Worldly Provincialism introduces readers to the intellectual history that drove the emergence of German anthropology. Drawing on the most recent work on the history of the discipline, the contributors rethink the historical and cultural connections between German anthropology, colonialism, and race. By showing that German intellectual traditions differed markedly from those of Western Europe, they challenge the prevalent assumption that Europeans abroad shared a common cultural code and behaved similarly toward non-Europeans. The eloquent and well-informed essays in this volume demonstrate that early German anthropology was fueled by more than a simple colonialist drive. Rather, a wide range of intellectual history shaped the Germans' rich and multifarious interest in the cultures, religions, physiognomy, physiology, and history of non-Europeans, and gave rise to their desire to connect with the wider world.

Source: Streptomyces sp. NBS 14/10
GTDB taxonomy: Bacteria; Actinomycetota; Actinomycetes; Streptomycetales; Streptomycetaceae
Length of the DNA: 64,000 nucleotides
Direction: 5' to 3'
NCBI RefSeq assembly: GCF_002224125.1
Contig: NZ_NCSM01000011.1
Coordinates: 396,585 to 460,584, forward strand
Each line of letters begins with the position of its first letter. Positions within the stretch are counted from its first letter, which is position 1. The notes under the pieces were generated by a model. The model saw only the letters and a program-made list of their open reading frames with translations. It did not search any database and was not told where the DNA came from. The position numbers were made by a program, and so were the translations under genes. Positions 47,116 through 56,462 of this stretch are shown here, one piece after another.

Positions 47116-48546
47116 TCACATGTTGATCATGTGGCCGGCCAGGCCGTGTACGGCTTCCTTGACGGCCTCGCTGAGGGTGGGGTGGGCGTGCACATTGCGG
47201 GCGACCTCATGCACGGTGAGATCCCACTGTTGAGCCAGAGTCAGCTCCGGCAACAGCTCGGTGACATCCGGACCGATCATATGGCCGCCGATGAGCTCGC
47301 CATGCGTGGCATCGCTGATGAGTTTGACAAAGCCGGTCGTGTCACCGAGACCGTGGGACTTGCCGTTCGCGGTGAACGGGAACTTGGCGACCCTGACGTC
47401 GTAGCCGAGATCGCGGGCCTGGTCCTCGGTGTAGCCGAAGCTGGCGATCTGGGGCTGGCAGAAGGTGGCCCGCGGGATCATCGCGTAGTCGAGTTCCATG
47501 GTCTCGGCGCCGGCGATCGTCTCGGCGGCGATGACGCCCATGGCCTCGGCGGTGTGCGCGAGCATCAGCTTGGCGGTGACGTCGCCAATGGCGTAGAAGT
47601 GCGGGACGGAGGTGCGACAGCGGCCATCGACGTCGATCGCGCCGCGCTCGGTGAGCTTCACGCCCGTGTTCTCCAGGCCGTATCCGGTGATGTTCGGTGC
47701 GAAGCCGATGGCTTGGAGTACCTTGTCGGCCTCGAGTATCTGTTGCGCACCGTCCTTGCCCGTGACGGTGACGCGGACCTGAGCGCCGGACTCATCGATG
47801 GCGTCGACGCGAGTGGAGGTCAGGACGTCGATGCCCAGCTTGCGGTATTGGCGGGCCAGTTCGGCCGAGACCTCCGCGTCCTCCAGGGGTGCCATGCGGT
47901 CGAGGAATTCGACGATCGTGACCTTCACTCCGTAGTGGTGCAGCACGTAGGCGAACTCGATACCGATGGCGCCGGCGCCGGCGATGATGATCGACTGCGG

Furthermore, this volume calls for a more nuanced understanding of Germany's standing in postcolonial studies. In contrast to the prevailing view of German imperialism as a direct precursor to Nazi atrocities, this volume proposes a key insight that goes to the heart of German historiography: There is no clear trajectory to be drawn from the complex ideologies of imperial anthropology to the race science embraced by the Nazis. Instead of relying on a nineteenth-century explanation for twentieth-century crimes, this volume ultimately illuminates German ethnology and anthropology as local phenomena, best approached in terms of their own worldly provincialism.
H. Glenn Penny is Assistant Professor of History at the University of Missouri, Kansas City.
Matti Bunzl Assistant Professor of Anthropology and History at the University of Illinois at Urbana-Champaign.